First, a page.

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Embolization Treatment for Arteriovenous Malformations (AVMs) of the Brain
and Spinal Cord
Why Treat My AVM?
Treatment is offered is to try to prevent bleeding from the AVM. Bleeding may
injure the surrounding brain resulting in a stroke , with possible permanent
disability or even death. The risk of bleeding is 4% per year, which means that
4 out of every 100 people with an AVM will have a bleed (hemorrhage) during any
one year. AVM's may also produce headaches, seizures and progressive paralysis,
and the treatment may alleviate these symptoms.
What is Embolization Treatment?
Embolization treatment of AVM is also known as Embolotherapy or Endovascular
therapy. Embolization has been used to treat AVM since the early 1980ís. This
procedure involves the injection of glue or other non-reactive liquid adhesive
material into the AVM in order to block it off. For this purpose, a small
catheter is passed through a groin vessel all the way up into the blood vessels
supplying the AVM.
How Does it work?
The glue rapidly hardens as it is injected into the AVM. The result is that
the flow of blood through the AVM is blocked off. When there is no longer any
blood passing through an AVM, there is no further risk of bleeding. For the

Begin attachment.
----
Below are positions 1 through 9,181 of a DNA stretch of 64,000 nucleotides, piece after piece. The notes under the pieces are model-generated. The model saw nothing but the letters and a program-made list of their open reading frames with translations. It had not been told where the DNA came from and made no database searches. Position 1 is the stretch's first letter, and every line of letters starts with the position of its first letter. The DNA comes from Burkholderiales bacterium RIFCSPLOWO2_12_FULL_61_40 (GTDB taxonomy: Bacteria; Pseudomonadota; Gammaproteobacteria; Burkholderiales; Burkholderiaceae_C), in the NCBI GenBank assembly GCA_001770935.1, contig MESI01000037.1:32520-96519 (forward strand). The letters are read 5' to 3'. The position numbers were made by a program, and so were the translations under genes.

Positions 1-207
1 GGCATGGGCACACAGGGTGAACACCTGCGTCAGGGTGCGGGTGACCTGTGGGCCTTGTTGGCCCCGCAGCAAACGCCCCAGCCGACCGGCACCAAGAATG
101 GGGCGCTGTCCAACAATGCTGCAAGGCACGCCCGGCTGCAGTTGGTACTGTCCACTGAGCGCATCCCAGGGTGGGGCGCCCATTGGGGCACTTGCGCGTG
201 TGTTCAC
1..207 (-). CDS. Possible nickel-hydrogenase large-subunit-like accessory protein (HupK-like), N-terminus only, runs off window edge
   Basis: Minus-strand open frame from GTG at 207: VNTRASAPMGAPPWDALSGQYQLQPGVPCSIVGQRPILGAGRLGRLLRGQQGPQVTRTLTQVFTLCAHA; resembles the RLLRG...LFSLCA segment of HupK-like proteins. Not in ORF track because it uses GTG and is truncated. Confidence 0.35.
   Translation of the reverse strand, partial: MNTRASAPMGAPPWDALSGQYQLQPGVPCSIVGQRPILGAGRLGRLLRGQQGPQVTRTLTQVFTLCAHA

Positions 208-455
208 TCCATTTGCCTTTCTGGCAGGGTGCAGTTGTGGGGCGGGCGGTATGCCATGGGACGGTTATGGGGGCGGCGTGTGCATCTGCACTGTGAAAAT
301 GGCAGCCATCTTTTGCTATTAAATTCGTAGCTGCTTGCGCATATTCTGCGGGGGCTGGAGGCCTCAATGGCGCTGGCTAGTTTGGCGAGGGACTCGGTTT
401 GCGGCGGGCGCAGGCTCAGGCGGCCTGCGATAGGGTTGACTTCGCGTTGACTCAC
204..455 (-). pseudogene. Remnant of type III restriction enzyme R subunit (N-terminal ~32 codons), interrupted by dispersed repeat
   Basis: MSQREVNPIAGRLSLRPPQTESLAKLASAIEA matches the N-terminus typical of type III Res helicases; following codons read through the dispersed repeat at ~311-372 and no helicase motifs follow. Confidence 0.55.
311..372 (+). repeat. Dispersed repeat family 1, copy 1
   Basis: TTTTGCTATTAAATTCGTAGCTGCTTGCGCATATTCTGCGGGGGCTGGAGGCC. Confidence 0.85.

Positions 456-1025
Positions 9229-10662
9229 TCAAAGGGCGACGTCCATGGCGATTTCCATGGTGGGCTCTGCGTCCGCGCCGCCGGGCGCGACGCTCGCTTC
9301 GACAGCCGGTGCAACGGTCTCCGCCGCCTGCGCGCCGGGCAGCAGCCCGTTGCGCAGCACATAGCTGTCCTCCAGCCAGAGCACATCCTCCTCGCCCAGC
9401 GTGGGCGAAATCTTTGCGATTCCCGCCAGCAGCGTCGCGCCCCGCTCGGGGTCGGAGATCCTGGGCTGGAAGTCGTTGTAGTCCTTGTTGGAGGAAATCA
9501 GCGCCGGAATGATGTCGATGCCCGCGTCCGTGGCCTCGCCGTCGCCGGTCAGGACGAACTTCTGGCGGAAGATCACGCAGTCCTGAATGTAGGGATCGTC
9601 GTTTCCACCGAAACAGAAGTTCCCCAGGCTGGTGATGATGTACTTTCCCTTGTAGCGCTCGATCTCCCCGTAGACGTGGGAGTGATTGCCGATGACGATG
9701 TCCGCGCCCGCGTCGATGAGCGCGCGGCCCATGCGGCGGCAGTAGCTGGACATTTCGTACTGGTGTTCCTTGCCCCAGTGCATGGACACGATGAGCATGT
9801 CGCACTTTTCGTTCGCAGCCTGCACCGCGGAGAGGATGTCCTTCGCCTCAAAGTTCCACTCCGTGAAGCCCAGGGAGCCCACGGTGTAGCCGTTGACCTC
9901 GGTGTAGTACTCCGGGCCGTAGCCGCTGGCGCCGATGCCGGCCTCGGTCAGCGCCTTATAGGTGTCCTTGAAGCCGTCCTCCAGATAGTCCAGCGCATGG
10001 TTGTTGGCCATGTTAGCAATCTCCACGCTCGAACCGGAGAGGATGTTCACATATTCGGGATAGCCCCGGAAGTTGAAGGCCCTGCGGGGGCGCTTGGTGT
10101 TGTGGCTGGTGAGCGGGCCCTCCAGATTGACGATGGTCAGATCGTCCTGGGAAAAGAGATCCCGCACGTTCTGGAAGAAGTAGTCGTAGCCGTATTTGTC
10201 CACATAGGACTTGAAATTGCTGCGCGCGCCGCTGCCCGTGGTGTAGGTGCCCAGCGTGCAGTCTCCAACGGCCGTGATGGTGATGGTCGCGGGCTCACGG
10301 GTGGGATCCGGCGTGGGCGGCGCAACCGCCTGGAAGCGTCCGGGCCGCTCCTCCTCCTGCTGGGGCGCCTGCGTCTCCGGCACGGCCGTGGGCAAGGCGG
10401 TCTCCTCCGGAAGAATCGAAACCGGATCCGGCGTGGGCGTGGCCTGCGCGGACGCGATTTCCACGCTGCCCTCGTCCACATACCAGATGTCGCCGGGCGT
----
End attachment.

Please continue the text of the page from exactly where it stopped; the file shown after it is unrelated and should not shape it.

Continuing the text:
larger size AVM embolization is often done in stages so that each time a portion
of the AVM is blocked off. If an AVM is not completely closed off there is still
a risk of bleeding.
Which AVMs Can be Treated with Embolization?
Not all AVMs can be treated with embolization. AVMs are carefully studied at
the time of a preliminary angiogram by highly skilled radiologists to determine
if catheters can be passed up into the AVM without any complications before they
are considered for embolization.
Embolization is not an open surgical procedure and requires specialized
training. Most endovascular therapists are neuroradiologists or neurosurgeons
who have complete training (ranging from one to two years) in endovascular
techniques after their medical (five years) and specialty training (five to
Preadmission will be done one day or two prior to the embolization and routine
blood tests will be done. After midnight, no food or drink is allowed.
The Day of the Procedure
After midnight, no food or drink is allowed .You will be taken from the "same
day admit" or "preadmission area" to the Neuroangiography suite where the
procedure will be performed. Just before the procedure, the nurses will shave
one or both groins. Embolization is done under local or general anaesthesia and
sometimes under light sedation. After the anaesthetic is administered, a
catheter will be threaded up a blood vessel in your groin all the way up into
the AVM. Very tiny catheters are used. This is a similar procedure to a cerebral
angiography except that in addition to dye being injected to show the AVM, these
tiny catheters are positioned near the AVM and glue or particles are injected
into the AVM to block it off. The length of the procedure is often not
predictable, and waiting family members need not to be frightened because a case
may takes longer than expected. If the doctors do not think that they can safely
embolize the AVM, then the embolization procedure will be discontinued. A single
AVM may need to be embolized several times before satisfactory results are
obtained or until no further embolization is possible. If more than one